The students of Las Encinas are back to provoke unrest.
Netflix’s compelling Spanish-language teen soap opera, Elite, starts off its third season in just a matter of few days. A brand new catastrophe is about to seize everyone’s attention: Who is responsible for Polo’s (Alvaro Rico) death?
However, months before Polo’s brutal death at a fancy high school party, he returns to the halls of Las Encinas as public enemy No. 1. This happens after the revelation that he was ultimately the reason behind killing Guzman’s sister, Marina. In the forthcoming 8-episode season, his schoolmates and previous friends are finding it extremely difficult to keep things decent with Polo, who has attached himself to Cayetana (Georgina Amoros), as he tries to crawl his way back to their fondness.
Obviously, there is a lot more to the season than just the Polo issues keeping the boys and girls of halls occupied. They have to think about college, post-high school futures, etc as well as the constant forbidden romances, vengeance, and deception, which threaten to destroy lives that were really only just beginning.
In Economic Times exclusive preview from Season 3, it’s Valentine’s Day and love is surely not in the air as something or the other is definitely upsetting Ander (Aron Piper). Ander has been having relationship issues with his boyfriend, Omar (Omar Ayuso), for reasons we will not engage in here. “Do you know how lucky you are to have someone who’s always there for you?” Guzman (Miguel Bernardeau) tells his friend as Lu (Danna Paola) spy’s nearby. “Don’t blow it, dude.”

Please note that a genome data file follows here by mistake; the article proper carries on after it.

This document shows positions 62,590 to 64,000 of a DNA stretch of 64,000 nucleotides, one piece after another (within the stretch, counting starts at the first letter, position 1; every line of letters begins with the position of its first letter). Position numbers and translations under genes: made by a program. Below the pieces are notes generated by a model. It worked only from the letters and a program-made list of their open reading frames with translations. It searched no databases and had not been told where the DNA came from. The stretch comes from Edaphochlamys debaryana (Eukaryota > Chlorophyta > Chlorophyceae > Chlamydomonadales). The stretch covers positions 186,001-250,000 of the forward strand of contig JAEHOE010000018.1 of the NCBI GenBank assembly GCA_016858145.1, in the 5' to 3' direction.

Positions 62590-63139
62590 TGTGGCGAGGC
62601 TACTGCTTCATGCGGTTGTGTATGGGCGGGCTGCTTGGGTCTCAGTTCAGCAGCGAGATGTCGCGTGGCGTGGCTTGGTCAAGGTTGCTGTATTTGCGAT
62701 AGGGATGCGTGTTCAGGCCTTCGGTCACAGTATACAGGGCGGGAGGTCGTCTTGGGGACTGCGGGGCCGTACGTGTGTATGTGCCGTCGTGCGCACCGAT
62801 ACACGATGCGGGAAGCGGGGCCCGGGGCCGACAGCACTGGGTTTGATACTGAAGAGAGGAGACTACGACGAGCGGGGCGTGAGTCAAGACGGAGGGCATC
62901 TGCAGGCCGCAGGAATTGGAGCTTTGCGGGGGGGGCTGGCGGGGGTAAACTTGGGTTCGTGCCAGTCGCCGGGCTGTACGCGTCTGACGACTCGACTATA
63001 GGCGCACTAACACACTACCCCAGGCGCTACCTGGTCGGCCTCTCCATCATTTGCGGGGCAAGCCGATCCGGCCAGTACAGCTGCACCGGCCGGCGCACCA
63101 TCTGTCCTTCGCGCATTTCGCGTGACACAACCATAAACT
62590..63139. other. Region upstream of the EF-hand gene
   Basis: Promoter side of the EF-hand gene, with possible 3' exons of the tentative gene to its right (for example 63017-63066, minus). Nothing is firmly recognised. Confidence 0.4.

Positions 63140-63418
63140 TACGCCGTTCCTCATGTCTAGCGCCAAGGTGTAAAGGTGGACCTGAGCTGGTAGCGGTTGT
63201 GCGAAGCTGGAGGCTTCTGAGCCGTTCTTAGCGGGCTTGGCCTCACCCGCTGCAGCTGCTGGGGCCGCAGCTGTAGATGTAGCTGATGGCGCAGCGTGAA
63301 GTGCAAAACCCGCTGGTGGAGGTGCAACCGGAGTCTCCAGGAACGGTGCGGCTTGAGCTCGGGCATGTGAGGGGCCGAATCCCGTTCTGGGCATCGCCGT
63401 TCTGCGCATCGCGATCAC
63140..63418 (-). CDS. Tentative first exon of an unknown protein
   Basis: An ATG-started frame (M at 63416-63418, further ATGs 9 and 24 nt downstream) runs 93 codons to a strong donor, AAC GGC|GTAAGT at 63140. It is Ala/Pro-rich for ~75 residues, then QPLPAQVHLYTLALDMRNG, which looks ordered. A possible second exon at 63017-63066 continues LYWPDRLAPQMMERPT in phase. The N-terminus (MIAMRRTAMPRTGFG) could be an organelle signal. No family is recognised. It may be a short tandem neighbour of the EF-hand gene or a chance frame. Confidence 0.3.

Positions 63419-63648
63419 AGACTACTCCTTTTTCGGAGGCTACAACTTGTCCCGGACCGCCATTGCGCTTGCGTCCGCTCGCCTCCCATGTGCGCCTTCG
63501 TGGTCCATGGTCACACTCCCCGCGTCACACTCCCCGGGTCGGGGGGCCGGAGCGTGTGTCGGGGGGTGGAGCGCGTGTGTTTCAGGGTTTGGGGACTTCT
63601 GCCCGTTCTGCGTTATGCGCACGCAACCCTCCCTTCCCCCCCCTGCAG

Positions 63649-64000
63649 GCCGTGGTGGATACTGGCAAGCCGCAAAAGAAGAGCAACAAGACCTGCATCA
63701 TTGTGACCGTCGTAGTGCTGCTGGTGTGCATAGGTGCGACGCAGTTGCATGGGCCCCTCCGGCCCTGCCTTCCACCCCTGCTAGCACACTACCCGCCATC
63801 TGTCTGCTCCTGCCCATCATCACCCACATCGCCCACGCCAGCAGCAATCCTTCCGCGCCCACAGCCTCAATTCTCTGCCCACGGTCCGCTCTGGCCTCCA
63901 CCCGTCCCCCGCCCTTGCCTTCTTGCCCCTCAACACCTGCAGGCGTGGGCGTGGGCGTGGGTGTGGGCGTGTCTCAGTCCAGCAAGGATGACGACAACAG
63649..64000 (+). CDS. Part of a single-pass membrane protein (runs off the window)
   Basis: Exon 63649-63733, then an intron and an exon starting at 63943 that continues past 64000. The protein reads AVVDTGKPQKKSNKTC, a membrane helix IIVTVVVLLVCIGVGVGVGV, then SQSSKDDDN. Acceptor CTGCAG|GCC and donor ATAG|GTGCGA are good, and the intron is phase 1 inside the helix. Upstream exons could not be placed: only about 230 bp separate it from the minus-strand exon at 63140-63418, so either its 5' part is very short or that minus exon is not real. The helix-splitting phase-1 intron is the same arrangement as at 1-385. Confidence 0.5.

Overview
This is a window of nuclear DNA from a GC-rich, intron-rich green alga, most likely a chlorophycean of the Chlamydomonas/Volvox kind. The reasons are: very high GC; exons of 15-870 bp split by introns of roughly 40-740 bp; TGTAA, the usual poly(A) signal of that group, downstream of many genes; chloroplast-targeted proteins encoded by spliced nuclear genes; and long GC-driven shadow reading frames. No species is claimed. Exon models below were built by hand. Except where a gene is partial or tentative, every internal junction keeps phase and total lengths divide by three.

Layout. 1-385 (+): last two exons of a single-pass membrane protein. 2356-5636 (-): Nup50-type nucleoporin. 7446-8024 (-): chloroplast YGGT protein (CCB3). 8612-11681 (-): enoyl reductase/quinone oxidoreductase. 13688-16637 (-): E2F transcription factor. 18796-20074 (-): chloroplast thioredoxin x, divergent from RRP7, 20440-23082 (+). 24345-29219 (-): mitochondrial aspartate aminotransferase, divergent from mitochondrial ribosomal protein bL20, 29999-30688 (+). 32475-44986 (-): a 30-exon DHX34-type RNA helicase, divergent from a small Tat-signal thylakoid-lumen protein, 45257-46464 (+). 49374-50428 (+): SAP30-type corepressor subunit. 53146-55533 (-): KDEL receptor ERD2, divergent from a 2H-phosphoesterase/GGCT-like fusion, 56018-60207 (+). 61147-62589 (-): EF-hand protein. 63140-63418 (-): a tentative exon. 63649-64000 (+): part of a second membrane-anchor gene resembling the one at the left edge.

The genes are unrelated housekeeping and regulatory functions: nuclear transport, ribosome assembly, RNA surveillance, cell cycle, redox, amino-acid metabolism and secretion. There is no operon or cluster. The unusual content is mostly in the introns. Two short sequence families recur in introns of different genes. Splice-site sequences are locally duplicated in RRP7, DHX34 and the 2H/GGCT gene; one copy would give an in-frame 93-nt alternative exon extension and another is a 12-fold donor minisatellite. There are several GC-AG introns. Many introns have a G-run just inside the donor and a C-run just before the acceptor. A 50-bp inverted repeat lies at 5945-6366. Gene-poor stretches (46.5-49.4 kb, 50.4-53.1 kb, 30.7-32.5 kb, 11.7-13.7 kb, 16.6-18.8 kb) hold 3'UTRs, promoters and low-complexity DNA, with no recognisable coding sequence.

Once Ander takes Guzman’s guidance seriously, Lu advances and hunts for intel on whether Guzman is thinking of bringing a date to the Valentine’s Day assemble later that evening. When he informs her he is going as a single person and will not stay if certain people are there, his eyes fall on Polo and Cayetana (aka Bonnie and Clyde), who become conscious that they are being patrolled. Of course, Lu chooses a side in this continuing war against Polo.
“I’m not sure about redeemable, but we definitely want people to understand him. To put themselves in his shoes, “Madrona spoke to Economic Times after the second season. “He is someone who has done something awful and clearly has issues, but he also has a conscience and regrets, and most of the time is just a scared kid.”
“I’ve read tweets saying that maybe in the third season he will become a mega villain, but that is not how we operate. It is much more interesting for us to have all the characters inhabit this gray area where everybody is capable of the best and the worst,” he said. “We do not think of our show in terms of heroes and villains… And everybody is a hero in their own story — the one they tell themselves, anyway.”